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The Timberclads in the Civil War

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Problem URL. When a large number of fresh Confederate troops threatened Grant's men, well directed fire of grape and canister from Lexington and Tyler scattered the Southern reinforcements enabling the Union soldiers to reach safety on their transports. Although the operation was originally planned as a joint expedition, heavy rains for 2 days before the attack delayed troop movements so the gunboats attacked alone 6 February Accurate fire from the gunboats pounded the fort and forced Brigadier General Lloyd Tilghman , CSA, with all but four of his defending guns useless, to strike his flag.

In continuing operations the three days following the capitulation of Fort Henry, Tyler , Conestoga and Lexington swept the Tennessee for Confederate transports, seized the unfinished steamer Eastport , and destroyed a railroad bridge spanning the river. After repairs Lexington rejoined Tyler protecting army transports and supporting troop movements along the Tennessee River.

The Timberclads in the Civil War : The Lexington, Conestoga and Tyler on the Western Waters

They landed a party of sailors and army sharpshooters to reconnoiter Confederate strength in the area. They then moved further upstream and engaged a Confederate battery at Chickasaw, Alabama , on the 12th. Later in the month they steamed upstream to Eastport, Mississippi , where they exchanged fire with Southern artillery. The capture of Fort Henry and Fort Donelson opened serious breaches in the Confederancy's outer defense line which Grant was quick to exploit.

Southern troops commanded by Gen. Albert Sidney Johnston , made a major effort to stem his advance in the Battle of Shiloh and came close to overwhelming the Union troops. At this juncture his gunboats dropped down the river, near the landing where his troops were collected, and opened a tremendous cannonade of shot and shell over the bank, in the direction from where our forces were approaching. After the day was over, the Lexington and Tyler spent the night bombarding the Confederate army, which had settled down in Union camps they had captured early in the morning assault.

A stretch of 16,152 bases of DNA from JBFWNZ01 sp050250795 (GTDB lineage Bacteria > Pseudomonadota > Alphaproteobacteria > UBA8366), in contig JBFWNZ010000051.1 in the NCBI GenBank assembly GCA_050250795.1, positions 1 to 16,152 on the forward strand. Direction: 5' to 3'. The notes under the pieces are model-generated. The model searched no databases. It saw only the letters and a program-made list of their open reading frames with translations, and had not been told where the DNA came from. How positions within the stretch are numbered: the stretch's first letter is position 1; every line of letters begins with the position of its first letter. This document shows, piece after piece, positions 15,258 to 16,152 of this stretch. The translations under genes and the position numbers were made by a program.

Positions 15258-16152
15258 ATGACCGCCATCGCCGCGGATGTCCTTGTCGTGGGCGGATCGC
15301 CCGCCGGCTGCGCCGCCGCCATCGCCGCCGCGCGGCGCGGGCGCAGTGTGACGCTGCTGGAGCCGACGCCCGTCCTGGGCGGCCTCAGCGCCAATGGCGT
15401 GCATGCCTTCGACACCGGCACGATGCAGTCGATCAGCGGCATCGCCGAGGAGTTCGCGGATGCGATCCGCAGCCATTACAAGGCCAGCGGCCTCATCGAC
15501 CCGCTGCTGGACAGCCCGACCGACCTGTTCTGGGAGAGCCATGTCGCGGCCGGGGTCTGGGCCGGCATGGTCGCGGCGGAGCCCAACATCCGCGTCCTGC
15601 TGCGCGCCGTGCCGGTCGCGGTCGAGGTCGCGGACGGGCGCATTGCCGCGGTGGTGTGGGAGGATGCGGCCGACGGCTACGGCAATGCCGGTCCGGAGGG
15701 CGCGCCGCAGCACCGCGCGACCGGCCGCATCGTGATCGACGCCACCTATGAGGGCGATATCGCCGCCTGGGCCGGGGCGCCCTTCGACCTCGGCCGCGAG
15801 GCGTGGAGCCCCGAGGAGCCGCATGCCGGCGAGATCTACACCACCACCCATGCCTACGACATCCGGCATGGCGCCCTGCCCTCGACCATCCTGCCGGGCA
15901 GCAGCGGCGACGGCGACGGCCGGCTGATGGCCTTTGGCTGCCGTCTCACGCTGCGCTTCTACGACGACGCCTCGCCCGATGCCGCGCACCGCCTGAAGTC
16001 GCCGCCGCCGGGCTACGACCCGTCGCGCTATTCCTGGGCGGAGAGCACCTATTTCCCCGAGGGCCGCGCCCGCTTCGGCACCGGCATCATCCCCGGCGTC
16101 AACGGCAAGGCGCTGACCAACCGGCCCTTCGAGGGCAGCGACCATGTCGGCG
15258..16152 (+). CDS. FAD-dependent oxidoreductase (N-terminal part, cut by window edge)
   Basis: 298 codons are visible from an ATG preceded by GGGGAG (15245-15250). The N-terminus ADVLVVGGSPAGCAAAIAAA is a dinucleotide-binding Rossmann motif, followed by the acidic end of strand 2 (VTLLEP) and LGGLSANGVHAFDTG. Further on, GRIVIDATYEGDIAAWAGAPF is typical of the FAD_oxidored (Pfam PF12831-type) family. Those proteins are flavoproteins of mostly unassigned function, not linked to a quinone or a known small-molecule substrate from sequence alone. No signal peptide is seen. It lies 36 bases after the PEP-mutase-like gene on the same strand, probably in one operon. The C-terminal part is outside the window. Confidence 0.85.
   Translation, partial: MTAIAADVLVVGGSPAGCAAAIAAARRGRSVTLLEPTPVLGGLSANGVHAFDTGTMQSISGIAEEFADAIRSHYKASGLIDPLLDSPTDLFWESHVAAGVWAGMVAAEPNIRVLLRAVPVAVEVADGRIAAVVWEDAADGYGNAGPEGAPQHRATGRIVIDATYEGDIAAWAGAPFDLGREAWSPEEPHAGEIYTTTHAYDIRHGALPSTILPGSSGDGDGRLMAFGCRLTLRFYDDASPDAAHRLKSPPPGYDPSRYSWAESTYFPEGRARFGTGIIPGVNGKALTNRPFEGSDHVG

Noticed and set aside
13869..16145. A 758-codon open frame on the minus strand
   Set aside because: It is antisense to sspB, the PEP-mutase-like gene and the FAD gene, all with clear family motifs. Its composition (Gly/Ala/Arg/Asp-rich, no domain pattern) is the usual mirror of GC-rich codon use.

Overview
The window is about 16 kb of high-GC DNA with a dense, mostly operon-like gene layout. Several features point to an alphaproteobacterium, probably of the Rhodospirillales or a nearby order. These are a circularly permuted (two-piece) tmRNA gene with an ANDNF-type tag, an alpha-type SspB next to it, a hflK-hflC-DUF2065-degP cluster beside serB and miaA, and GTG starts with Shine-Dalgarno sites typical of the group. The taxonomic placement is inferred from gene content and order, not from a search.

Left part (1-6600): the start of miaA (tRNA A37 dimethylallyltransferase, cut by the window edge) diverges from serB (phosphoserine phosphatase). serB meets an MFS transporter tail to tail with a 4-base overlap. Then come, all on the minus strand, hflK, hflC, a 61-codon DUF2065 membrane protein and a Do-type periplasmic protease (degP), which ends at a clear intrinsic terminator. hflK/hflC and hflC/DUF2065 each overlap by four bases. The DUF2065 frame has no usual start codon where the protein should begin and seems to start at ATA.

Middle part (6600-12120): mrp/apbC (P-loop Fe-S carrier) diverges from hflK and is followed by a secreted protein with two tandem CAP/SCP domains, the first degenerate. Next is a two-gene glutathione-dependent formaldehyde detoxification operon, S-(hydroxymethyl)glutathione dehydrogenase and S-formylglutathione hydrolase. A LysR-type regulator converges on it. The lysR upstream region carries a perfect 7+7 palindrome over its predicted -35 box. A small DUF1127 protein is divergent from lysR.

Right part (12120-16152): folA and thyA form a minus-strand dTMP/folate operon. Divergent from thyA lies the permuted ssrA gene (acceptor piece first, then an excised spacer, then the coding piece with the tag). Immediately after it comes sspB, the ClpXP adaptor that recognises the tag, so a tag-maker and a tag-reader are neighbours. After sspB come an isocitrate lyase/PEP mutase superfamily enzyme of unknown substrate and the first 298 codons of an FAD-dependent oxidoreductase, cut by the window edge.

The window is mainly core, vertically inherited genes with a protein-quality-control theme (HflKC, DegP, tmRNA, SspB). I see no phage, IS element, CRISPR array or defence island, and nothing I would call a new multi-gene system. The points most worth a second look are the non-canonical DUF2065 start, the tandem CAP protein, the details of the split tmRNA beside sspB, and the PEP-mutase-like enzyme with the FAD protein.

Firing into the darkness, the gunboats caused few casualties, but they did prevent many Confederate soldiers from getting any sleep. Lexington continued to support army operations in the Tennessee River until steaming down the Mississippi with Conestoga , St. While the Union gunboats, were capturing St.

Charles, Arkansas , 17 June a direct hit exploded Mound City ' s steam drum scalding many of her men. The gunboat then returned to the Mississippi to protect army transports from guerilla bands which attacked from the river banks. Lexington , which transferred to the navy with the other ships of the Western Flotilla on 1 October , participated in the joint expedition up the Yazoo River to attack Vicksburg, Mississippi from the rear.

War on the Water: Jack of All Trades

On 27 December, while clearing mines from the river, the Union gunboats fought off heavy attacks by Confederate batteries. The next day they provided cover fire for General Sherman 's troops during an attack on Confederate-held Chickasaw Bayou. The squadron covered the landing of troops on the 9th by shelling Confederate rifle pits. When the Union troops charged the position on the 11th, the gunboats resumed their well-directed fire and silenced every southern gun.

After this defeat the Confederates evacuated other positions on the White and Saint Charles rivers. Meanwhile Confederate raiders were threatening to wrest control of the Cumberland Valley from the Union. The joint army-navy cooperation kept the upper rivers open to the Union and prevented an effective Confederate counteroffensive. Frequently fighting off attacks from Southern snipers and flying batteries, Lexington escorted transports and destroyed Confederate positions along the banks.

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On 3 February with five other ships she helped repulse a Confederate attempt to retake Fort Donelson. NOOK Book. In the most detailed history ever of Union warships on the western waters of the Civil War, the author recounts the exploits of the timberclad ships Lexington , Tyler , and Conestoga.

References

The book focuses on the activities of these wooden warriors while providing context for the greater war, including accounts of their famous commanders, their roles in both large and small battles, ship-to-ship combat, and support for the armies of Gen. Grant and Gen. William T. Smith, Jr. Franklin Cooling 1 Preface 5 List of Abbreviations 9 1. Rivers and Rebellion, January—April 11 2.

Columbus-Belmont, October 10—November 9, 6. Skirmishing and Fleet Building, November—December 7.